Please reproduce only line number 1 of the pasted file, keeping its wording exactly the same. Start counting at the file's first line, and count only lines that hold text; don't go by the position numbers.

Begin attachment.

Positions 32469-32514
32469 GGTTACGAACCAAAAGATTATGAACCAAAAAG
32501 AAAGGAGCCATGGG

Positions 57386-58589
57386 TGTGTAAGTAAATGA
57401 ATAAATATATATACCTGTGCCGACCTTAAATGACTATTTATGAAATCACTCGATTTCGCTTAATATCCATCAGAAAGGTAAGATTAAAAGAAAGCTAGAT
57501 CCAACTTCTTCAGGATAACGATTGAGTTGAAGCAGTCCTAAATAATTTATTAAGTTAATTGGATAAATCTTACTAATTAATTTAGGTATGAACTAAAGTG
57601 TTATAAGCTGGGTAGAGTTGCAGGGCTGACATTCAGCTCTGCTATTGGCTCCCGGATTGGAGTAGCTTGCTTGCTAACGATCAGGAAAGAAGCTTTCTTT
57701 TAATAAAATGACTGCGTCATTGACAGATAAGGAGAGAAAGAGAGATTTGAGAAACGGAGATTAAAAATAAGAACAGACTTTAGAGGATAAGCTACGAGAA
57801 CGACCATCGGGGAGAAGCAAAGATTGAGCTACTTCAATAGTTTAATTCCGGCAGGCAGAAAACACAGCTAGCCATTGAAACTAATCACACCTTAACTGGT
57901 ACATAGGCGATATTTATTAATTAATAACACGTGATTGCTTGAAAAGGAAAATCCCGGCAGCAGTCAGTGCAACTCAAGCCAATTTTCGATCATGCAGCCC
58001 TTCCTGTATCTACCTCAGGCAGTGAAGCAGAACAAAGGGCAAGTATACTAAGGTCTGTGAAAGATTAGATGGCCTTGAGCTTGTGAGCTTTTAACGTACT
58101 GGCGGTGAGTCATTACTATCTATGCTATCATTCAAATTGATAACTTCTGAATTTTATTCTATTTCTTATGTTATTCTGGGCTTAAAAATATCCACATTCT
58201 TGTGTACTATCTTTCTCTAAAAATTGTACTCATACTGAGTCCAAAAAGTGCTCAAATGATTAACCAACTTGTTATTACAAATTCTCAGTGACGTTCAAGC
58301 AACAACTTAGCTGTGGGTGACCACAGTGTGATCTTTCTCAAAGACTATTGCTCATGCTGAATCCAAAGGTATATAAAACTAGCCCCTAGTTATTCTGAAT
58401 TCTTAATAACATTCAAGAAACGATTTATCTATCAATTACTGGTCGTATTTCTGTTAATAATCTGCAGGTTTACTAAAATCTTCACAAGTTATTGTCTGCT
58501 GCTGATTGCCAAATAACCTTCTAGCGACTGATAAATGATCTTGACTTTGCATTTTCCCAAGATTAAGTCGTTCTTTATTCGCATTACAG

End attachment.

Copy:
Positions 32469-32514